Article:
SL: Will virtual events and experiences be the norm once the pandemic has passed?

DA: Hyperlocal is going to be very important, depending on the community you’re in — well vaccinated or not. I’m not going to get on a plane and travel to many events, but I might be excited to go to an event down the street. Have a way for people who are not able to access the event locally and give them an opportunity to be involved at a high-quality level.

I’ve been live streaming for ten years, and what didn’t work is the level of quality we had pre-COVID-19. You have to find a way to mix high-quality content with a good in-person experience. How do you balance both?

SL: What does a successful virtual event look like?

DA: If the content is great, people will stick around. We’ve done 15,000 events, and there’s no worse feeling than seeing people stand up and walk out.

The barrier to keeping people engaged is so much higher. We do meditation, magic shows, and feature animals — just to try and make it fun. No one wants to sit in front of Zoom. What can you do to recreate an experience you want to be at? Would I want to watch this? If no one’s paying me to do this, would I do this? Create an experience you would want to be at. Be thoughtful about the speaker experience, brand experience, and most by far the audience experience.

SL: How can businesses minimize digital fatigue?

DA: One of the things I love about Socialive is that it doesn’t feel like Zoom at all. Whenever I watch a Socialive stream or video, it feels so high quality like I’m watching television. I’m watching something that somebody put a ton of money and care into.

We’re all used to Zoom. I have three kids on Zoom all day long. But we’re also used to really good video experiences and have no problem watching Netflix on a screen for five or six hours. How do we recreate high quality, interesting, engaging experiences where I don’t have to show my video all the time but still get a lot out of it and enjoy it? There’s a reason why you don’t have a mirror at your desk — it’s exhausting. Turn the video off and try new mediums. Give users and your audience a way to relax and enjoy the show.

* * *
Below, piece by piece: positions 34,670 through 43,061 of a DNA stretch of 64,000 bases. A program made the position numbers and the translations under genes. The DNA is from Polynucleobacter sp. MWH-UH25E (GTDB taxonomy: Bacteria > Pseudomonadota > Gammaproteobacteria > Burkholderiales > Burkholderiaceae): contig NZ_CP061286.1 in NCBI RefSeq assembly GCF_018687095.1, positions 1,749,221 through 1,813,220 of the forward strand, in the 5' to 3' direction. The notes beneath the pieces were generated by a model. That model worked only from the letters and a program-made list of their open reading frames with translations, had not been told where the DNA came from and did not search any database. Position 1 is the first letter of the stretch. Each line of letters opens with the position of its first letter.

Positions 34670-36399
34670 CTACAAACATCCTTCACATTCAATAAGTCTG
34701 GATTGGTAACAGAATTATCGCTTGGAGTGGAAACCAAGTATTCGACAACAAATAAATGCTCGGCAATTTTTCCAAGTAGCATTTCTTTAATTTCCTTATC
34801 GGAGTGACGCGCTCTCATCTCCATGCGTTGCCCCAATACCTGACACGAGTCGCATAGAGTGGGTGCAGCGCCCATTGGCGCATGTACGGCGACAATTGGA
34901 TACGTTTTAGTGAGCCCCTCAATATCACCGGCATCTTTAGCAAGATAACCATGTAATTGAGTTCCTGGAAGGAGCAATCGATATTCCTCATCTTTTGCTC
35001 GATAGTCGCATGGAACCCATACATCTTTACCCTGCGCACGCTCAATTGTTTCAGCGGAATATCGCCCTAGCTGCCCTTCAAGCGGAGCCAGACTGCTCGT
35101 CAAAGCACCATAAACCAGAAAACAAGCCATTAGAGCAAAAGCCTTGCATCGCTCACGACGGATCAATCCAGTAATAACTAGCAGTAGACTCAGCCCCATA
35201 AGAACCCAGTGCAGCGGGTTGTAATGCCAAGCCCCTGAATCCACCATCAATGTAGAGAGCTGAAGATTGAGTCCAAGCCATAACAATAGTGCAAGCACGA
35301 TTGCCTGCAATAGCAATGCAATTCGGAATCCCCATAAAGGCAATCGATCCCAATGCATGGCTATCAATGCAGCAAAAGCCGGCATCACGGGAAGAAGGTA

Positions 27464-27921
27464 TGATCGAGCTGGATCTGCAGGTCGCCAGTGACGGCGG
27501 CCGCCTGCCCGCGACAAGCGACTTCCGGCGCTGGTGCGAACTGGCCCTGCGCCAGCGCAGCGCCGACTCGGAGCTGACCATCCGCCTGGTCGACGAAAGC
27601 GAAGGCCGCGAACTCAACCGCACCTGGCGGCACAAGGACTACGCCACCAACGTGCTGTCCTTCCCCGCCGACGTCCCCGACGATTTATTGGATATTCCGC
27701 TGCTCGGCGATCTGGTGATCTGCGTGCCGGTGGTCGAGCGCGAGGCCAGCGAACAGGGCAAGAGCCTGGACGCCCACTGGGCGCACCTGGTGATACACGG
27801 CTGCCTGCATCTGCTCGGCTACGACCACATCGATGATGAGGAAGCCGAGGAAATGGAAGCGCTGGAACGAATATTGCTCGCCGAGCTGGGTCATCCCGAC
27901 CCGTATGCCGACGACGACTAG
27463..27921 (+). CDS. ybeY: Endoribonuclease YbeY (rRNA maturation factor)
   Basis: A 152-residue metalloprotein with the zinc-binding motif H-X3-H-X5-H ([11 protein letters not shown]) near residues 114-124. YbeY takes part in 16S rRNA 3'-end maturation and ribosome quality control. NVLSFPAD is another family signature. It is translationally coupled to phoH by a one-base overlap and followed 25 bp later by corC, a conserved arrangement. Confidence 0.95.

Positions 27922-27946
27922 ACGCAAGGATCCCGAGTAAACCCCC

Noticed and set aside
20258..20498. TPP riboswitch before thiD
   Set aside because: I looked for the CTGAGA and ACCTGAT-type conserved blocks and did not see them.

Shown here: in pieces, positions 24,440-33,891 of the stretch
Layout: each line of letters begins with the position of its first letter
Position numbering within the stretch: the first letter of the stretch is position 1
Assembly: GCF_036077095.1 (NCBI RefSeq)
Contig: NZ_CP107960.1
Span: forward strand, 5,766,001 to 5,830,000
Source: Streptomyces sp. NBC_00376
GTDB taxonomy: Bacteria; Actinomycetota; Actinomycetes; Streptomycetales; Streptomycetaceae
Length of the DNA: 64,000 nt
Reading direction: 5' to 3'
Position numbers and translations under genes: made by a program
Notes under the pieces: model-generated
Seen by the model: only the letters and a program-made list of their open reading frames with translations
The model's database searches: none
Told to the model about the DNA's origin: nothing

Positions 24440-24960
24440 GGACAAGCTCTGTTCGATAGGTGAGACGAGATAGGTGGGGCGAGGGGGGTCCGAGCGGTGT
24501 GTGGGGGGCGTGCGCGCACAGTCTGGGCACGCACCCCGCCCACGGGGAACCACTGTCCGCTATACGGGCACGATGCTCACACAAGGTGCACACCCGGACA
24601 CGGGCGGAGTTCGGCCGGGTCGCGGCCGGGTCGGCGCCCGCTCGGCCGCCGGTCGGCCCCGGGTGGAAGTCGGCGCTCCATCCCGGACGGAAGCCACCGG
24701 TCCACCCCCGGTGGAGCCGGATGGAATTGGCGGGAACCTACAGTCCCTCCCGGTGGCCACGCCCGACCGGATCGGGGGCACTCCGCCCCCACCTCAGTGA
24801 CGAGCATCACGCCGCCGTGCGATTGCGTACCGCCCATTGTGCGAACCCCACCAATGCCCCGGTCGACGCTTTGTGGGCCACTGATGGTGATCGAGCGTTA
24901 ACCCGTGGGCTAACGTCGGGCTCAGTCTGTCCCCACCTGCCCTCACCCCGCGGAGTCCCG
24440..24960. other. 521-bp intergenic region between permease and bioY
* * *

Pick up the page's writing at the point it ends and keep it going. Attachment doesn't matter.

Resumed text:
SL: How will virtual events impact B2B purchase decisions in 2021?

DA: Most of our customers are in the enterprise technology category. These products are complicated and expensive. You literally can’t use these products without hiring somebody to show you how to use it.

In consumer products, if I’m going to spend $5,000 or $10,000 or $30,000 on a product over the course of a year, I need to understand how to use it. A lot of times I can go to YouTube and see the branding and marketing videos, but how do we get our customers to help us tell that story on our behalf?

As somebody who is going to be hosting virtual events for my brand and company and who hosts virtual events for other brands, I am telling them and telling people who watch this, get your customers involved.

Just as you’re doing with me here in Socialive. I love the product, it’s amazing. Here I am talking about it and hopefully someone stumbles on this who is wondering if they should buy it or not.

How do you scale word of mouth? Getting your customers on video sharing that vision of how they have been successful with your product is the most powerful way to market. Video is the most scalable way to do it.

SL: Do you see virtual events presenting new opportunities to monetize video content in 2021?